because they think we ought to give
them special rates. But the little fel
stand with us because they know
When Your Eyes Need Care lows
we treat all manufacturers alike no
Try Marine Eye lUrnedv. No Smarting—
matter how many machines they use.
—Act» Quickly. Try It for
PUZZLE WITH FEW MATCHES Fine
Watery Ey*M and Granulated Eyelid»«. IHua* If It were not for our methods of doing
Crated Rook iu rath Package.
Murlae 1« buslneigi there would be no small fac
CNrnpoand<-<l by <»or UealiMta out a “Patent M~l- tories anywhere and no prosperous
Trick Is to Find How Many Rectan
Ing» — but umw I in *□«•-»*( u I Pbyticlanh' Pnac-
Mcm for tuaoy yearu. Nu» d«*dlcat4Ml to tbe Pub- factories In small towns.
glee May Be Made By Removing
liu and sold br brugglht* at 26c and 60c per Bolt to.
The United Shoe Machinery Co.,
liarii.-t Kyo Bair« In Aseptic Tube*., 25c and 60c.
Little Bite of Wood.
Murine Eve Remedy Co., Chicago Boston, Mass.—Adv.
Br thrifty on little thinn lik e bluing. Don't as-
Remembering that a square I m al
Preachers With Odd Names.
er pt water for bluing. A«k for Rad Ooas Ball
ways a rectangle, but that a rectangle
the extra guud value blue.
At Canterbury a Partridge preach
la not always a square, bow many dlf ed, at Peterborough a Pheasant, at
Raising Race Winners.
Ripon a Swann, at St. Albans a Gos
to patronize any
ling, while at Lincoln a Bullock was particular declining
though his blood
listened to. no doubt with great at lines may be stallion
pleasing, the small breed
tention and profit. At least a few of er who is desirous
raising race win
the present members of the Anglican ners should learn of
whether the horse
episcopate can not assert that they has sired race winning
speed or not.
are neither fish, flesh nor fowl,” for He should also learn whether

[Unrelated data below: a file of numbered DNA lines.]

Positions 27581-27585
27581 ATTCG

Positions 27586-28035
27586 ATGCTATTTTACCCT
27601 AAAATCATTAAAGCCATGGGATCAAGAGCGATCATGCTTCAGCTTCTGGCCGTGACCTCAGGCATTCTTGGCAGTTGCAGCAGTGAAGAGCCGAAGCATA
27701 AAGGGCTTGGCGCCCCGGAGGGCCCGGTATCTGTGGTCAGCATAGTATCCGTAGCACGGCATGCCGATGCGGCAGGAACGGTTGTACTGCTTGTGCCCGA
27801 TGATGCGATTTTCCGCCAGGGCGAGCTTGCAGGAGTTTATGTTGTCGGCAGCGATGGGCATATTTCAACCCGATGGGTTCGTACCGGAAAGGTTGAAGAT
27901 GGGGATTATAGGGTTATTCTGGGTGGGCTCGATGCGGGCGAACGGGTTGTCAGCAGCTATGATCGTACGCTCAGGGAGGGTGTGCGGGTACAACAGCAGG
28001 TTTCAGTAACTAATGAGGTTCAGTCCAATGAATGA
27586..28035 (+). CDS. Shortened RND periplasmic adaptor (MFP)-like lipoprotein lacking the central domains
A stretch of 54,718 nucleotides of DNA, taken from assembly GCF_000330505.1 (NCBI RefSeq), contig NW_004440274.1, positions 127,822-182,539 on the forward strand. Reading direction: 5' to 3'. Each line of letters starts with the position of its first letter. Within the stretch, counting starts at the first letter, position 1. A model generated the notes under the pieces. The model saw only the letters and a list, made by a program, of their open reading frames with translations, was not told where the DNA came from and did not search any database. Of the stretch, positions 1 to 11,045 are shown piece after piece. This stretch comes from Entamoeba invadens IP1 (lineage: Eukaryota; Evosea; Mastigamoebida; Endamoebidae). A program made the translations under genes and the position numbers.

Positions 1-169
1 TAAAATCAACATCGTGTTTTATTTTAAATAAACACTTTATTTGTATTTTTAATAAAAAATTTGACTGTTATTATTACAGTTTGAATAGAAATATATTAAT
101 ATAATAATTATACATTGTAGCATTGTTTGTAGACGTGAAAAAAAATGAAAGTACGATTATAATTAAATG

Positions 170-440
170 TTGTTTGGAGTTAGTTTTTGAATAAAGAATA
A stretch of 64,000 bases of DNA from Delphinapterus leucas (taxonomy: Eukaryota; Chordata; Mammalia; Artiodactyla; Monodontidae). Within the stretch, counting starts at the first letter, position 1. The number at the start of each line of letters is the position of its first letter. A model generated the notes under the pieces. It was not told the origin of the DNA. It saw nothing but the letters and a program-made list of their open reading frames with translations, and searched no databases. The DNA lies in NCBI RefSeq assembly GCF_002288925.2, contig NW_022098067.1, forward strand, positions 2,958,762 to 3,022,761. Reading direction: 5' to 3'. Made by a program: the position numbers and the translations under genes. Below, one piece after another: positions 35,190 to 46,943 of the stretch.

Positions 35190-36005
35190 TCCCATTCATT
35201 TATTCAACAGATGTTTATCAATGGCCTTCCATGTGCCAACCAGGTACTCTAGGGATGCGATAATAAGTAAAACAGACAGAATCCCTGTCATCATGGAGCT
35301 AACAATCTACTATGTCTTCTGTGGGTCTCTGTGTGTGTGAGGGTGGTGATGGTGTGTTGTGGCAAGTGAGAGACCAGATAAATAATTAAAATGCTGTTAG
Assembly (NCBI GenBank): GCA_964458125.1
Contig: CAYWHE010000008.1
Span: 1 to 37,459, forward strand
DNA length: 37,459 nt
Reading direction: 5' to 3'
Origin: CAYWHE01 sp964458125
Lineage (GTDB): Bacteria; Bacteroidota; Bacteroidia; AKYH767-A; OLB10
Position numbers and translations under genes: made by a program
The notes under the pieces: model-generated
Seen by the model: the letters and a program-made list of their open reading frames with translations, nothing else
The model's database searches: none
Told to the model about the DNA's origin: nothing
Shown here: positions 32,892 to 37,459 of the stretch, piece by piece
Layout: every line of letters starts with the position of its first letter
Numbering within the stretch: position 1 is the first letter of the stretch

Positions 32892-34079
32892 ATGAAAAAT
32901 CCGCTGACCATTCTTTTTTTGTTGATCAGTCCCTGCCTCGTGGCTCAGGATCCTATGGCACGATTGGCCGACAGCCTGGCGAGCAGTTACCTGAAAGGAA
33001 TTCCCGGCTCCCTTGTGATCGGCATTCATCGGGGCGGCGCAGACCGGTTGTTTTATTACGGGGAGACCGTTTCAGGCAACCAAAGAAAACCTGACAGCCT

we find among our bishops In various cestors of the stallion on both the sides
parts of the world a Henn, a Part have been successful either as race
ridge, a Peacock, a Woodcock, a Pol winners themselves or as sires or pro
lock and a Roach.—Church Family ducers of uniform race winning speed.
The horse all of whose ancestors for
Mother« will And Mrs. WlmloW» Soothing several generations have been the
rrrup th t» at r-i.rdr to uw tut their Uilklrsa most successful In this respect, other
urla< ‘be leethlug period.
things being' equal, is the most likely
to transmit race winning speed.
A former senator of the United
States was addressing a meeting la
bis home town to celebrate the appzw
priation by the legislature of funds
for the erection of a new state capfk
tol. "My fellow citizens,” said h%
"we will build here the greatest ep*-
taph under God's green footatooL”
Are you smiling? Look
ing forward with pleas
ure and a keen appetite
—or is your stomach so
bad you “just don’t
care”? Then you should
It assists digestion and
makes you “forget” all
about stomach ills.
Didn’t Look Good to Her.
My five-year old niece went to a
restaurant with me one day. I or
dered some bash for both of ub . When
the waitress set it on the table my
little niece kept looking at it I asked
her why she didn't eat and she re
plied, "Aunty, I don’t eat anything
that looks like a puzzle to me.”—Chi
Man’s Personality His Own.
“A man's personality," writes J. W.
Scott of the University of Glasgow,
"is a thing which needs to be made.
He does not bring It full-edged Into
the world with him. Strange as It
may seem, personality is a thing
which a man absorbs from his envir
onment as a plant absorbs air and
light We are all plagiarists. In the
last resort everything we have or
He Couldn't Deny It.
"Sir!” she exclaimed when he kiss know is borrowed.”
ed her; "you forget yourself." "Pos
Hot Corn Bags.
sibly,” he replied calmly; "but I can
An excellent substitute for the ex
think of myself any old time. Just
now you are occupying my undivided pensive hot water bottle of rubber Is
made by heating common field corn,
shelled, In a pan in the oven. When
thoroughly warmed, pour it into cloth
placed gnjnrhfrr, at
bags, such as salt and sugar are pack
DAISY FLY KILLER tract*
and Milla all
file*. Neat, cica», er-
ed in. These filled bags are light and
pliable, and satisfactorily answer ev
cheap. Lasts all
ery nurpose of the hot water bottle. I
metaL caa'tapúl or tip
ever j will a t i .lof
In) uro anyth i*ff.
Gcarantne«! e fleet i ve.
Bold br doaUr*. or
• sent by nprtuprt-
paid for fl.
■ABOLD BOMKÄB, IM DoKsJk Ar*., Brooklyn. ■. t.
Shoeing the Colt.
Ths first shoeing of a colt Is tha
most Important, not only tn tbe fit off